There is a term that describes the condition that math works in 10s. I can't think of the term, but the concept pushes me toward the conclusion that math does not exist outside of our heads... at least not as we know it. Does the external world know, after 9, to go back to 1 and tag a 0 on the end (10)? The same applies to 19-20, 99-100, etc. It seems to me that the most thorough understanding of which we are capable thus far is that math has an external existence, AND we, collectively as a specie, have an internal, subjective perception of it--sort of like how we perceive color whereas a rock only absorbs or reflects certain wavelengths of light, I suppose. The external existence of math is not math, but something else, just as the external existence of color is not color. I guess I side with the guys who say math only exists in our heads.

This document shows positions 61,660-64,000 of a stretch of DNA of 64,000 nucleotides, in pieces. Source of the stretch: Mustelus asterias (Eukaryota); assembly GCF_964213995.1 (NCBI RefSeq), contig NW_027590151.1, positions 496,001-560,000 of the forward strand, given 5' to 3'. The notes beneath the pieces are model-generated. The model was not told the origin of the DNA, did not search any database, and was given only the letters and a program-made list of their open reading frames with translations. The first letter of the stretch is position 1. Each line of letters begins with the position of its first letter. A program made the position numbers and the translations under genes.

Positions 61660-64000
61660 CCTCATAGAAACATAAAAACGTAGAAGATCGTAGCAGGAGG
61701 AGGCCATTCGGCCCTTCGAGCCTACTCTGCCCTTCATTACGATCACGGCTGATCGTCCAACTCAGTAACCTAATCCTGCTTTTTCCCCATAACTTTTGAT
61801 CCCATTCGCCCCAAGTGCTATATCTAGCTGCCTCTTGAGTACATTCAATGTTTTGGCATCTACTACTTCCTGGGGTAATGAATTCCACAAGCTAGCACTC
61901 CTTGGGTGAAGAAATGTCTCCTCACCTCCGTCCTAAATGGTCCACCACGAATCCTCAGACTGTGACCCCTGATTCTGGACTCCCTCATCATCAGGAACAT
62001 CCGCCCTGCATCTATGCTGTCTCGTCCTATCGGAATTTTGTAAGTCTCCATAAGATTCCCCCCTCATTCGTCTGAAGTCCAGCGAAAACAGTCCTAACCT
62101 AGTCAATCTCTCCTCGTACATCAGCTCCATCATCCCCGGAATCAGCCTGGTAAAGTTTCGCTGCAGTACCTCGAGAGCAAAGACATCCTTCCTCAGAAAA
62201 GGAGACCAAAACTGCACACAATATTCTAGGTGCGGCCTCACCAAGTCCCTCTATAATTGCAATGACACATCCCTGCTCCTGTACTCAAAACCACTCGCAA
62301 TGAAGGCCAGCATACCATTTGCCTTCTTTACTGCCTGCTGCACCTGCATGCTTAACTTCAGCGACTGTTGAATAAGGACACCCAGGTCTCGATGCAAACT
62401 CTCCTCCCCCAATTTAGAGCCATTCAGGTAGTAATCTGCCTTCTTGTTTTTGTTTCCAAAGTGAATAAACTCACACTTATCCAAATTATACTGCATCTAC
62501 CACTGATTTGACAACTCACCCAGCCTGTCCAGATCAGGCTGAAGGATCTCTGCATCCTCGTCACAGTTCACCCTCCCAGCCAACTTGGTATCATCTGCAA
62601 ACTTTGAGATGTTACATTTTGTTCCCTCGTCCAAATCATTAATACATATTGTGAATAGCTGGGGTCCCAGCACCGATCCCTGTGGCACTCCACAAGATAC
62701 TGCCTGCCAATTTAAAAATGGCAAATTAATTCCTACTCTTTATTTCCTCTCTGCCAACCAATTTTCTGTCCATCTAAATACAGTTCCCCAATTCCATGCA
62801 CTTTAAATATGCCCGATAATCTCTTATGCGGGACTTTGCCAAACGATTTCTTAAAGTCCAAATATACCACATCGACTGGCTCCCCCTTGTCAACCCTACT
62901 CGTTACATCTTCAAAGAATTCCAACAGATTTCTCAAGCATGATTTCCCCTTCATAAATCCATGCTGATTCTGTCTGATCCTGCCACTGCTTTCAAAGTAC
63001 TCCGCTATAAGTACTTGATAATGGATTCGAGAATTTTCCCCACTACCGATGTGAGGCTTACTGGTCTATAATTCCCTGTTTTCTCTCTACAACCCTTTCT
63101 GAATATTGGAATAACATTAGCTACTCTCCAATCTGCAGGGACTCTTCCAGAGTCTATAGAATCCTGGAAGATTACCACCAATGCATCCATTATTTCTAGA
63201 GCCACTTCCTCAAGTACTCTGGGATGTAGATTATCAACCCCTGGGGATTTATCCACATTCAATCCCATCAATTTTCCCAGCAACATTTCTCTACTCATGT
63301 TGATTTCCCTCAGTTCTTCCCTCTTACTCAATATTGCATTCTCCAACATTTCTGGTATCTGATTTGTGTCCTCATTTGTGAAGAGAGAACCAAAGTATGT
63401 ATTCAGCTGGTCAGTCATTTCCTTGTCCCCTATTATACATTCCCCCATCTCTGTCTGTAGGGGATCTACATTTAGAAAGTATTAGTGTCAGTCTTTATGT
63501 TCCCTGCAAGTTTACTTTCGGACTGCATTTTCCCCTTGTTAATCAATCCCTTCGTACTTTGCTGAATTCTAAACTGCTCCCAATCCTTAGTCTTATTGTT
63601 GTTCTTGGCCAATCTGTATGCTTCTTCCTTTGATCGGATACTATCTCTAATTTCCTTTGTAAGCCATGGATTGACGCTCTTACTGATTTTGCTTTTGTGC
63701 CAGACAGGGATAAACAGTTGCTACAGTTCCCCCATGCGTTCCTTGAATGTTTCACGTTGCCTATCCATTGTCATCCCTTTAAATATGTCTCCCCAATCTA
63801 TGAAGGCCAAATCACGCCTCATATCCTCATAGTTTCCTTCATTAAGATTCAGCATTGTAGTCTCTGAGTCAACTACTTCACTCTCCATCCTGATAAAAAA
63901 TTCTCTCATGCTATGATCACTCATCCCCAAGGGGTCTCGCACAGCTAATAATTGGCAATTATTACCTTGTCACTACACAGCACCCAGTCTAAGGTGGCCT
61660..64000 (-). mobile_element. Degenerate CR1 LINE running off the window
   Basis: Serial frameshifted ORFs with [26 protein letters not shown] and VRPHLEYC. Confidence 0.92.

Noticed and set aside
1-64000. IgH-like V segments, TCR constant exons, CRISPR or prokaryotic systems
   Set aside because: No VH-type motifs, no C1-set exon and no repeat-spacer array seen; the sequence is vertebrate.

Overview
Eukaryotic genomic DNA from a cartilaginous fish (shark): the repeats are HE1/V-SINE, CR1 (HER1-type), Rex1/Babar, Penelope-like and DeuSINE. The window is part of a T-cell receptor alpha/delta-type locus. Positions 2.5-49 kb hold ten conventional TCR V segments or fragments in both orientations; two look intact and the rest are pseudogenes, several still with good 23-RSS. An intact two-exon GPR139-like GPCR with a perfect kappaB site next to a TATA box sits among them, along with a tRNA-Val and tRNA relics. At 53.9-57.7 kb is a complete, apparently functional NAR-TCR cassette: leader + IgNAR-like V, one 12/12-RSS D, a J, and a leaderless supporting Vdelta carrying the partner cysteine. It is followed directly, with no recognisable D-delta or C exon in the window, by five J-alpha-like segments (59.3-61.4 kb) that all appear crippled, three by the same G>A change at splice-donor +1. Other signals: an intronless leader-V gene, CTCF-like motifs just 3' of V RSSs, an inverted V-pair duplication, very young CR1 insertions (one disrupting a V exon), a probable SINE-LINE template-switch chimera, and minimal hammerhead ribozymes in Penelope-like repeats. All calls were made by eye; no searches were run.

Philipp Wells14/02/2015
Hey PBS Idea ...
Hey PBS Idea Channel: The Alain Badiou quote in this video is presented disastrously out of context. You present Badiou as endorsing what, in the original context (Briefings on Existence, SUNY Press 2006), he is merely describing in order to refute. Badiou does not believe that math is "a fiction of intelligible consistency;" that is his characterization of Aristotlean philosophy of math. Badiou rejects fictionalism in favor of his own, idiosyncratic Platonism which holds that mathematics is ontology itself.
How can math not ...